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A Pause In The Action

August 25, 2023

As summer nears the end, home loan rates took a pause on their recent uptick. Let's discuss what happened and look at the important week ahead.

Mortgage Rates At 21 Year Highs

The big news in mortgage and housing has been the recent and rapid rise in home loan rates. Early in the week, they reached 7.50%, to levels last seen in 2002.

What has been causing rates to climb in recent weeks?

  1. The big increase started when the Treasury Department requested an additional $275B in late July to fund the government between August and October.
  2. The increase in spending prompted Fitch Ratings to downgrade U.S. debt, citing "fiscal deterioration".
  3. Fears of a recession have evaporated.
  4. The Fed is close to finishing rate hikes, yet inflation remains high.
  5. Oil has climbed which is elevating inflation fears.
  6. Japan and China selling their holdings of Treasuries.

The good news? Last Wednesday, interest rates declined sharply, helping rates improve from these multi-year highs.

So, what created the pause in the rise in rates last week?

  1. Bad news is good news. Global economies are slowing rapidly leading to a decline in global bond yields.
  2. A sharp decline in oil, back under $80 a barrel, lowering inflation fears.
  3. Anticipation of next week's action-packed economic report calendar. Markets are not placing any large bets.
  4. Mortgage Bonds hit exactly at the October price lows and bounced higher. Look at the chart below.


Oil prices moved lower on lower demand fears and a stronger U.S. Dollar. This is an important story because if Oil moves above $84, there is a real threat of $90+ oil and quickly. Seeing Oil retrace back to $78 is good news for inflation and interest rates.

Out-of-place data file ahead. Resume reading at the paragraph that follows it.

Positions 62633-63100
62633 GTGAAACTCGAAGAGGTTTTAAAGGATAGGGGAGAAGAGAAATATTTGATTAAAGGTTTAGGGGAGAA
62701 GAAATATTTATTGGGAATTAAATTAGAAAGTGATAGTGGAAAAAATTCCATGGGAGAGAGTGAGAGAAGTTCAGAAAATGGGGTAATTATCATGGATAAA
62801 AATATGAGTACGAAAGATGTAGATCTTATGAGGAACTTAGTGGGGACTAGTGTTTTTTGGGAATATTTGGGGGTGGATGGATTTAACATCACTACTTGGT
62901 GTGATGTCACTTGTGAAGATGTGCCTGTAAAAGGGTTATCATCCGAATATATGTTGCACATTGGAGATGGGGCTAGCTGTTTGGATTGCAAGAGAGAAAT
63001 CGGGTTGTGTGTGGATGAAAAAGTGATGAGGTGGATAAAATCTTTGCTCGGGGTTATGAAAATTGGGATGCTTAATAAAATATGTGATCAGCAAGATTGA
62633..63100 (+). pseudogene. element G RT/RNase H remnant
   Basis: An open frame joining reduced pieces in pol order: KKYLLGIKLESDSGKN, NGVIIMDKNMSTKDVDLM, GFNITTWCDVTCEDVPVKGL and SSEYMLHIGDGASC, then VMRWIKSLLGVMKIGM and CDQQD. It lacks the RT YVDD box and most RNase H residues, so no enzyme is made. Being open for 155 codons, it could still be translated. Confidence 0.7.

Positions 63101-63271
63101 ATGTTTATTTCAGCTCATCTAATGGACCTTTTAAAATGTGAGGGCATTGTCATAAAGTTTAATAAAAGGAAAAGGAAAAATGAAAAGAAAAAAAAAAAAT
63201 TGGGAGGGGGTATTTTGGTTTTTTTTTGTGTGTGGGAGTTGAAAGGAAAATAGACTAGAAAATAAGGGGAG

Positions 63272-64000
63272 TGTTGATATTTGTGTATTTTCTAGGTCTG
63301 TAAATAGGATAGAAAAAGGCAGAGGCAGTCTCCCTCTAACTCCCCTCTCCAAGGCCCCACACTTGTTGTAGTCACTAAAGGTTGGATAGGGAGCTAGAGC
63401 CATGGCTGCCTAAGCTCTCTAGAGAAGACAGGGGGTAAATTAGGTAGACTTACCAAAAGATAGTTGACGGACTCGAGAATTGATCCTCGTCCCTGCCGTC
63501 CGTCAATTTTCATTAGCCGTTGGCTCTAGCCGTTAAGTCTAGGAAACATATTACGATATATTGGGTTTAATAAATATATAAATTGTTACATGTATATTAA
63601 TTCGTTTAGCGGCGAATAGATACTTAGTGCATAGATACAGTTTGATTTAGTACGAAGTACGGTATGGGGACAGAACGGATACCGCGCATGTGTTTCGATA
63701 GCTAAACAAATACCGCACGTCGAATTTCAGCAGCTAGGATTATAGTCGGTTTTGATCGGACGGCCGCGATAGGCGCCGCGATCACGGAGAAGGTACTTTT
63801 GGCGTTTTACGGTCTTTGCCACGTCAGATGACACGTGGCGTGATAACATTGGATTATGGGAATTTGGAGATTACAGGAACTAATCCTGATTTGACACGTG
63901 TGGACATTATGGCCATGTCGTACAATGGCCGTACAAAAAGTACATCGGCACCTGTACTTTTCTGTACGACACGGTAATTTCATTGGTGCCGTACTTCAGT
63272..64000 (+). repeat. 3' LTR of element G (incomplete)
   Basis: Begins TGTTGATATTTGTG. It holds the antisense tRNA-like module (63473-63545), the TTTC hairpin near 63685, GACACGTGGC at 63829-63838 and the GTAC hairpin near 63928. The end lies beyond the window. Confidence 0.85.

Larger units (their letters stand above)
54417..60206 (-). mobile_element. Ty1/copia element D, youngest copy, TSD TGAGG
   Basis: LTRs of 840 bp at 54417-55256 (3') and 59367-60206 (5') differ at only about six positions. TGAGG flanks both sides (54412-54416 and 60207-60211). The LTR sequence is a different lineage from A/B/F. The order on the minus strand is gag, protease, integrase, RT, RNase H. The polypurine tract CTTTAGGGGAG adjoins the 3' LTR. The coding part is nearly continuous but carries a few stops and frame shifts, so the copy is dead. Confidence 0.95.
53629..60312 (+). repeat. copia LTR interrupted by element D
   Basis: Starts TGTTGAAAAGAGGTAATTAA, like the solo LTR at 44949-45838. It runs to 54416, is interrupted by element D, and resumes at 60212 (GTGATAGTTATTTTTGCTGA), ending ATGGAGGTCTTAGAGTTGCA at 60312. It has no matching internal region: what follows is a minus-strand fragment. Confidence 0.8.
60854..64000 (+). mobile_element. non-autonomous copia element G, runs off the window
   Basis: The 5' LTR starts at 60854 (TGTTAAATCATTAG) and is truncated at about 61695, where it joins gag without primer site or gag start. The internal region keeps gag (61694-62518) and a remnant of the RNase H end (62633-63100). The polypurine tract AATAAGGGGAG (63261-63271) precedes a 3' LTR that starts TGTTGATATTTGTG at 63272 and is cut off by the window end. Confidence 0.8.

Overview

Fed Rate Hike Chances

Right now, the chance of a Fed rate hike in September is just 15%. But, the chance of a Fed rate hike in November is 40%. Whether the Fed hikes now or in November, the markets are looking forward and sensing the Fed is finished hiking and moving to a position of "how long" they can keep rates high until inflation falls back down to 2%. This uncertain story will remain with us for the foreseeable future but it is worth a reminder that mortgage rates are not controlled by Fed rate hikes as evidenced by the lists above.

Housing, A Tale Of Two Markets

The spike in home loan rates has put a damper on the housing market, but it is affecting existing and new home sales differently. The spike in rates clearly makes it a challenge for someone with a far lower mortgage rate to list their home for sale. This has created an inventory problem as well as keeping prices high.

But in a housing bright spot, builders are having their way as demand for housing remains robust, material costs have normalized, and builders can get creative with programs to get homebuyers into properties.

Bottom line: Home loan rates paused their rise and next week we may find out if the retreat in rates is sustainable. Housing remains in a long-term bull market and upon any meaningful decline in rates, we should expect housing to also step off the pause button, with activity quickly resuming.


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